Book Review - Robinson Crusoe by Daniel Defoe

Book Review: Robinson Crusoe a Book by Daniel Defoe

If you don’t have the time to travel, then reading travelogues is one of the best ways to know more about the world. But a story about a fictional character and his adventures never seems too real when it is compared to real-life characters. Robinson Crusoe by Daniel Defoe is a time honoured and much loved classic which was published in the 16th century. It is considered to be that book which introduced “realistic fiction” as a genre and provided to be an inspiration for many authors to come.

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The book was published in 1719, with a different title, which did not make the front cover of the book, due to its length. When the book was first published, the readers believed that Robinson Crusoe was a real person, who wrote this book of his travels and his adventures.

“Novel” wasn’t a term discovered until the 18th century; therefore until then Robinson Crusoe was thought to be a part of the true history.

A book which does not seem like a work of fiction, but a series of real-life events-it is a story about survival, loneliness and adventures. It is a story about a young Englishman, who, against the wishes of his parents, sets sailing on a sea voyage.

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There were many incidents and mishappenings which followed Robinson Crusoe’s impromptu decision to board the ship.

From being ship-wrecked and working on different sea voyages, to surviving the sea sickness,

Robinson Crusoe went on to become a part of a tribal group where he started building his own boat.

After being attacked by the Spaniards, Robinson Crusoe decided to row towards the ship of the Englishmen. What comes next for Robinson Crusoe, in his list of adventures and life in general will make the readers see a very important moral tone which tags along throughout the novel.

Robinson Crusoe’s journal, which he uses to chronicle his daily life on the island, his struggles of getting food, and how he starts reading the Bible and finds comfort in Christianity, takes up a significant portion of the book. After 20 years, he also becomes accustomed with cannibalism, while being stranded on an island.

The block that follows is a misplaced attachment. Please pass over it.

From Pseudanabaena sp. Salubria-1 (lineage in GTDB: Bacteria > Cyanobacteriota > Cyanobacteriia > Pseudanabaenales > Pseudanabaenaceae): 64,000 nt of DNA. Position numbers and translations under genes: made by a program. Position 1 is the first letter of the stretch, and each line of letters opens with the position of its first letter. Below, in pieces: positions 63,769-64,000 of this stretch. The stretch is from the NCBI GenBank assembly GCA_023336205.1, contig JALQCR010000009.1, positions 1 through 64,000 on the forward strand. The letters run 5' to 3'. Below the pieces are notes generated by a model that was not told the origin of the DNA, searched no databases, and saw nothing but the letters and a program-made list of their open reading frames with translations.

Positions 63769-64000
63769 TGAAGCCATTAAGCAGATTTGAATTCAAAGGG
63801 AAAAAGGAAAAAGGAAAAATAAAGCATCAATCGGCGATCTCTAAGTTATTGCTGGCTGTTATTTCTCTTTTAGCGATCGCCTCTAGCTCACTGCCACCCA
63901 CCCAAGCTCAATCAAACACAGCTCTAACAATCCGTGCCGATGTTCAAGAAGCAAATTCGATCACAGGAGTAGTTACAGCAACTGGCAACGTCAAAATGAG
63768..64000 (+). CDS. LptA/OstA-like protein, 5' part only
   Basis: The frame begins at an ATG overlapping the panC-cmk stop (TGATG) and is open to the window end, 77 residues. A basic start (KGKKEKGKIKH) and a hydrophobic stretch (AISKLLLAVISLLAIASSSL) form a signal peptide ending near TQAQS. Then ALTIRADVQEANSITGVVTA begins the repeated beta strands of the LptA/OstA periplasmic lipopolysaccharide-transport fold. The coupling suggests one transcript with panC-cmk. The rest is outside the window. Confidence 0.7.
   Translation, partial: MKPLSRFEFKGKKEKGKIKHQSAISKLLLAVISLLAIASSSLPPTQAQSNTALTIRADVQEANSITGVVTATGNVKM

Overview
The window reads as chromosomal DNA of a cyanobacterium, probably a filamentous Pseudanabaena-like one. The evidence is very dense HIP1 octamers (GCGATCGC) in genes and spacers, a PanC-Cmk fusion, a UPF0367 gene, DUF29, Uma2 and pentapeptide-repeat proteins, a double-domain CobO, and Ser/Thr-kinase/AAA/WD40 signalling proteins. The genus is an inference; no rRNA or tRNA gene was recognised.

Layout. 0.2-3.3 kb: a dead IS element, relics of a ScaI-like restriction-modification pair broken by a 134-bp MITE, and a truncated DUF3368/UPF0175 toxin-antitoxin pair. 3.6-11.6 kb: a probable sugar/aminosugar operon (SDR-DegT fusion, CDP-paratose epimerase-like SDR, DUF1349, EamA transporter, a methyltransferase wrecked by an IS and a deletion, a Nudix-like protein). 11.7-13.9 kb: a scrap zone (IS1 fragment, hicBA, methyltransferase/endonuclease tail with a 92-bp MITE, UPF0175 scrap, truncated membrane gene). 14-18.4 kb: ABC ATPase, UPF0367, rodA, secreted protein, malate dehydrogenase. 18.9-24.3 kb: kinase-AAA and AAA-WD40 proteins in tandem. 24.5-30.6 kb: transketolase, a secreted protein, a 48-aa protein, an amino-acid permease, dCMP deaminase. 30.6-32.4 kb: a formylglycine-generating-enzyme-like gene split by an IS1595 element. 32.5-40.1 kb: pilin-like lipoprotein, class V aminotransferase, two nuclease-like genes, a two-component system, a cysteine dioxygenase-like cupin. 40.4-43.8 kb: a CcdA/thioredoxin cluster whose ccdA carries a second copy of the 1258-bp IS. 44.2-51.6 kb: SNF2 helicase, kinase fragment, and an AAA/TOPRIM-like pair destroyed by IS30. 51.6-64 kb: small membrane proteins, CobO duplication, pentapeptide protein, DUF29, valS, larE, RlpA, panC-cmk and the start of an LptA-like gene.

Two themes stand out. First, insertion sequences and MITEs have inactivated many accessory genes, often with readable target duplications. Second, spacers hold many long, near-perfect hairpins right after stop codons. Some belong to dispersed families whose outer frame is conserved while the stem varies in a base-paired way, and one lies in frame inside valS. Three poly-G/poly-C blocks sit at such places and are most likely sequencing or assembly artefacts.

Colonialism and Slavery are the key backdrops in this novel.

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Daniel Defoe’s novel is still seen as an ideal English Novel, and it became an instant hit during the time of its publication.

Alexander Selkirk, a Scottish castaway who spent four years on the Pacific island “Más a Tierra”, which was renamed Robinson Crusoe Island in 1966, is regarded to be the inspiration for the story.

The book is designed perfectly to be read by any age group, but it will attract the age group of 8 and above in a much more efficient way.

Robinson Crusoe’s travel stories and the various struggles he came across, made him learn more and more about the world he lived him. Although the use of a few Old English words might make it a difficult read for the young readers, the novel is still useful for interrogating topics such as human resilience, civilisation and brutality. If you are an avid reader, then you must have stumbled across this book at least once.

Robinson Crusoe’s short story is also a part of many school curriculums. It was a landmark achievement when the book was published and it still stands as one of the most important reads in literature.

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The new readers are often recommended to begin their reading journey with this piece of classic, due to its simple narrative style and also due to the heavy importance given to real life problems and the idea of survival.

This book is also considered as a “spiritual autobiography”, due to the change of faith and belief in the character’s heart.

Not every piece of literature needs to have a hero. Sometimes the life of an ordinary person can be the most intriguing aspect.

Robinson Crusoe’s account is as relevant today as it was when it got published. The novel is not only a dip into the sea for the historical fiction fans, it is also filled

with the idea of a modern and secular individual who makes his way home, even after going through numerous hardships, due to the power of self-belief.

There is a reason why Robinson Crusoe hasn’t lost its charm yet. A novel which was written in the 16th century, it discussed the issues which will never leave humanity and will never age.

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“Survival of the fittest”, is what this story teaches the readers.

This realistic fiction is sure to make the readers feel like they are living the adventure of someone who saw it all. An abrupt decision taken by Robinson Crusoe had good and bad consequences and the adventures, learnings and hardships he went through, while keeping his decision in his mind, made a worthwhile impact on his life.

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Focusing on Literature and Lifestyle of the Urban Youth of the Country, LitGleam is a monthly magazine, an intrinsic part of BlueRose Publishers.

Within its pages, our readers find provocative essays on literature and lifestyle, guidance for getting published and pursuing writing careers, in-depth profiles of poets, fiction writers, and writers of creative nonfiction, and conversations among fellow professionals.

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